Section 14 of the Act empowers a Provincial Government, by notification, to delegate the powers vested in it by B. 3 to any officer not below the rank of District Magistrate subordinate to Provincial Government. Although we have not been shown a notification by the Provincial Government delegating its power under Section 8 to the District Magistrate in this case, it may be assumed that such a notification has in fact been published. That, however, is not sufficient for the purpose of the Act. Section 8 requires in the case of each dispute that the Provincial Government shall issue a notification referring the dispute to the board of arbitrators. Where the powers of the Provincial Government are exercised by the District Magistrate by virtue of a notification delegating the Government's powers to him under Section 14, a notification under Section 8' referring the dispute to the arbitrators mu3t be issued by the District Magistrate. No such notification has been proved in the present case and the petitioners denied that any such notification was issued. An opportunity was given to the advocate of the opposite party to produce the Gazette containing the notification, if any. He has been unable to do so, although he has searched the Gazette. It was argued by him, however, that the word "notification" in Section 8 merely means a notice, and he has referred to a document pur -porting to be a notification by the District Magistrate which was served on the present petitioners. That, however, is not sufficient. The word" notification" has been defined in the Bihar General Clauses Act, and in 8.4 Sub -section (36). "notification" means a notification in the Gazette. The foundation of the power of the Provincial Government under Section 3, or of the District Magistrate under Section 14, is the publication of a notification in the Gazette, and until such a notification is published, a reference to a board of arbitrators, "although purporting to be under the Act, is not p law under the Act so as to attract the provisions of Section 6.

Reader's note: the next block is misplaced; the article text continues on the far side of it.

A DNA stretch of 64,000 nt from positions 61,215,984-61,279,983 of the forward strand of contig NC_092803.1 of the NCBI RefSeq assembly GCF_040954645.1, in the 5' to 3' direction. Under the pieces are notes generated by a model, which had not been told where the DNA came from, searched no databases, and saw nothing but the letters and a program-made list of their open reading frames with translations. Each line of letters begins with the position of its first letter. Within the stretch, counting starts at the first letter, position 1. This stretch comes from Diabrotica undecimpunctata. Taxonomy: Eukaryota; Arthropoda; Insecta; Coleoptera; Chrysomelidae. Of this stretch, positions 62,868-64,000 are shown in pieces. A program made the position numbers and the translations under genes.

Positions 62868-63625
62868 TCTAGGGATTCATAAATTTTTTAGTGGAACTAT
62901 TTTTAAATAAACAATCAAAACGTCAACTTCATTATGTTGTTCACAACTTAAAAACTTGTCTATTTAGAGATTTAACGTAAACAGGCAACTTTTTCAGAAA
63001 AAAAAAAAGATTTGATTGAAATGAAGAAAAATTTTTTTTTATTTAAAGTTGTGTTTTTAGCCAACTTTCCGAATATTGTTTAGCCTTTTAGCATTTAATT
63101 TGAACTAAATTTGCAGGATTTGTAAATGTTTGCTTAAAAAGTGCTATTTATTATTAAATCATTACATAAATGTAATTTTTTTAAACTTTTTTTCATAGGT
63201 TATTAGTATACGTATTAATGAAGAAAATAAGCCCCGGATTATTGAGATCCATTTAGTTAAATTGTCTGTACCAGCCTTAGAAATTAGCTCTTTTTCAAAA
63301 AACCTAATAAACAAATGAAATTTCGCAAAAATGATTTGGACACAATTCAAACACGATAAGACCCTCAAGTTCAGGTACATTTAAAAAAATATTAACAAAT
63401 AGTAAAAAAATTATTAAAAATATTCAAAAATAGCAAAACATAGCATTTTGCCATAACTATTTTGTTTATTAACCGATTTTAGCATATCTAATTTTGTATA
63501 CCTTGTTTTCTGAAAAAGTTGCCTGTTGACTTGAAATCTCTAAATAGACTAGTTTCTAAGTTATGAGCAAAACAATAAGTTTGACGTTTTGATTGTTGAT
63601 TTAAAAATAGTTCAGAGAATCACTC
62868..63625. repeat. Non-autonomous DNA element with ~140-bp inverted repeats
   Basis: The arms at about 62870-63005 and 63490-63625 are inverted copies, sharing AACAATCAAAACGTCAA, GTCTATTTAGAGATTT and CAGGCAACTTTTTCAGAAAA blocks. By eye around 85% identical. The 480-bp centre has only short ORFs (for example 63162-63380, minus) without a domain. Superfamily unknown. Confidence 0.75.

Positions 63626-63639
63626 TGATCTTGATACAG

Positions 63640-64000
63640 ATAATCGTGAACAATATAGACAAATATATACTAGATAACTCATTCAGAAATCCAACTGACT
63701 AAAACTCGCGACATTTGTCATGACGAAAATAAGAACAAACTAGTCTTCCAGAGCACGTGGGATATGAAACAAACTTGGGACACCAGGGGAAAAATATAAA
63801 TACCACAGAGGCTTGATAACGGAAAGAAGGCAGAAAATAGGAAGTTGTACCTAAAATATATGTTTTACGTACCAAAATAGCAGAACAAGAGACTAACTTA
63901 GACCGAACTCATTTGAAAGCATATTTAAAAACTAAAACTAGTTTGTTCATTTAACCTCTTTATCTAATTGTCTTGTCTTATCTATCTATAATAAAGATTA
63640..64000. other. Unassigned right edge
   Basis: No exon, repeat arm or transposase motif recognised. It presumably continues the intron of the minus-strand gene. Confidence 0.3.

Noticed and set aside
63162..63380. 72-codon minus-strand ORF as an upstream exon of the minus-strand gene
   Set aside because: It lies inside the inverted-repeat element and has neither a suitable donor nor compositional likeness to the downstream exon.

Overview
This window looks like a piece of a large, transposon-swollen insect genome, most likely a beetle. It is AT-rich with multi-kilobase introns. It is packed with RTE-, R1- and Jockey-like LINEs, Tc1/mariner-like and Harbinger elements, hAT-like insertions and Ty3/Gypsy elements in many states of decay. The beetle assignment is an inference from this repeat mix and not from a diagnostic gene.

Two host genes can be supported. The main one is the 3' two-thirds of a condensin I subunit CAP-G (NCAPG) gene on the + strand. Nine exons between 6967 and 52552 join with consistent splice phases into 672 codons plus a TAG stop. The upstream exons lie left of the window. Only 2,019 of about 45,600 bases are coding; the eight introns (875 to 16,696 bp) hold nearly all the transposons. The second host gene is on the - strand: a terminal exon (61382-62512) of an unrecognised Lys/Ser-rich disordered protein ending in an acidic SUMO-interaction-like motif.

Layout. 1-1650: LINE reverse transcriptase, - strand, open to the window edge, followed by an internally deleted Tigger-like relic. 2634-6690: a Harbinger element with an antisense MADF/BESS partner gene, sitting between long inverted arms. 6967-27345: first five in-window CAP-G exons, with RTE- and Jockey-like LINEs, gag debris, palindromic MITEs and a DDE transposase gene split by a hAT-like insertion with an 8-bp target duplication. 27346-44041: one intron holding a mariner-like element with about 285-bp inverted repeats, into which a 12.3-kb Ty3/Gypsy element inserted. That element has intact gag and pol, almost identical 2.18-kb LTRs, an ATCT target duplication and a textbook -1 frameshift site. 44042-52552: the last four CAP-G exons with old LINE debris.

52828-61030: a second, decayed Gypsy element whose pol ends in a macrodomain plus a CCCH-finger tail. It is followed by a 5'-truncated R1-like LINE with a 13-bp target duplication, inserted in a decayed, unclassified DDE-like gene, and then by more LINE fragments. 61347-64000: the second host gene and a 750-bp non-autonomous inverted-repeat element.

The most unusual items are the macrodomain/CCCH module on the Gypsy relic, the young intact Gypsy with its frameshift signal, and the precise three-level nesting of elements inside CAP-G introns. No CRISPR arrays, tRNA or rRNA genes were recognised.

(2.) IT was next contended that this Court is precluded from holding that the board of arbitrators in this case was not properly constituted, or that it had no power to hear the dispute, by reason of the provisions of Section 6 of the Act. That section is as follows: No order of the Provincial Government appointing a Board or any person as chairman or member of a Board shall be called in question in any manner.
It will be observed that this section applies only to an order of the Provincial Government and does not even purport to apply to an order made by a District Magistrate by virtue of the power delegated to him by the Provincial Government. Secondly, the section only provides that, in the case of an order of the Provincial Government appointing a board or any chairman Or member of the board that order shall not be called in question in any the finer. It does not affect the provisions of Section 6 which operate to stay of proceedings under Section 145 only when a dispute is referred to a board under the Act. Unless the dispute is referred under the Act, Section 5 does not and cannot confer jurisdiction on a board of arbitrators to settle the dispute. As I have already indicated, it cannot be held that the dispute has been referred to a board under the Act unless a notification has been issued, either by the Provincial Government or the District Magistrate as required in Section 3.
(3.) LASTLY , it was contended that the view I have indicated above may lead to an anomalous position by reason of the provision of S, 8 (4) of the Act which gives finality to orders made by a board of arbitrators. It is obvious, however, that the orders of a board of arbitrators are only valid if the board is acting within jurisdiction in the matter of a dispute referred to it under the Act. Where there is no reference under the Aois by reason of the omission to publish a notification under S 3, Section 8 (4) does not operate to validate the decision of the board.;